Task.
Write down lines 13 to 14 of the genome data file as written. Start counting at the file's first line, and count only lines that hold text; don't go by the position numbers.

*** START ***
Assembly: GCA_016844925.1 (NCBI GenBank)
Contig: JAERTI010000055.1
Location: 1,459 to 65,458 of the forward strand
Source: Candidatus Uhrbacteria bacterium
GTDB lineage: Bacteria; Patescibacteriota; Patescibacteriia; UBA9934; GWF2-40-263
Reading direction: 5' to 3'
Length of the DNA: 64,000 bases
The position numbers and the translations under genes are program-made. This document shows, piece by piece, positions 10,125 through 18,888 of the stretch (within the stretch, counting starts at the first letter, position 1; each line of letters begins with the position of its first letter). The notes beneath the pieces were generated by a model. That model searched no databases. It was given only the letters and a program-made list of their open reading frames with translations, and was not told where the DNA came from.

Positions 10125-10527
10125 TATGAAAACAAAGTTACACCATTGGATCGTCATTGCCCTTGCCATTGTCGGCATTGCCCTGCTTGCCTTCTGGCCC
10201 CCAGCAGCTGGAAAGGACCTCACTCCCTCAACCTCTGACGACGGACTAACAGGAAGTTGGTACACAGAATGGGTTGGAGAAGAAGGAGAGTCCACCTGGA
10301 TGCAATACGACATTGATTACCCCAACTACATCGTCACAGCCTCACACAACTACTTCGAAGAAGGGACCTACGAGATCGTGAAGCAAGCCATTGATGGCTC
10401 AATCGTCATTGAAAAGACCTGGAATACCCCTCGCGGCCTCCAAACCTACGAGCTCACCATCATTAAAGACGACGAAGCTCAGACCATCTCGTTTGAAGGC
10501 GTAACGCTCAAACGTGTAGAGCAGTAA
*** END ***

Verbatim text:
10401 AATCGTCATTGAAAAGACCTGGAATACCCCTCGCGGCCTCCAAACCTACGAGCTCACCATCATTAAAGACGACGAAGCTCAGACCATCTCGTTTGAAGGC
10501 GTAACGCTCAAACGTGTAGAGCAGTAA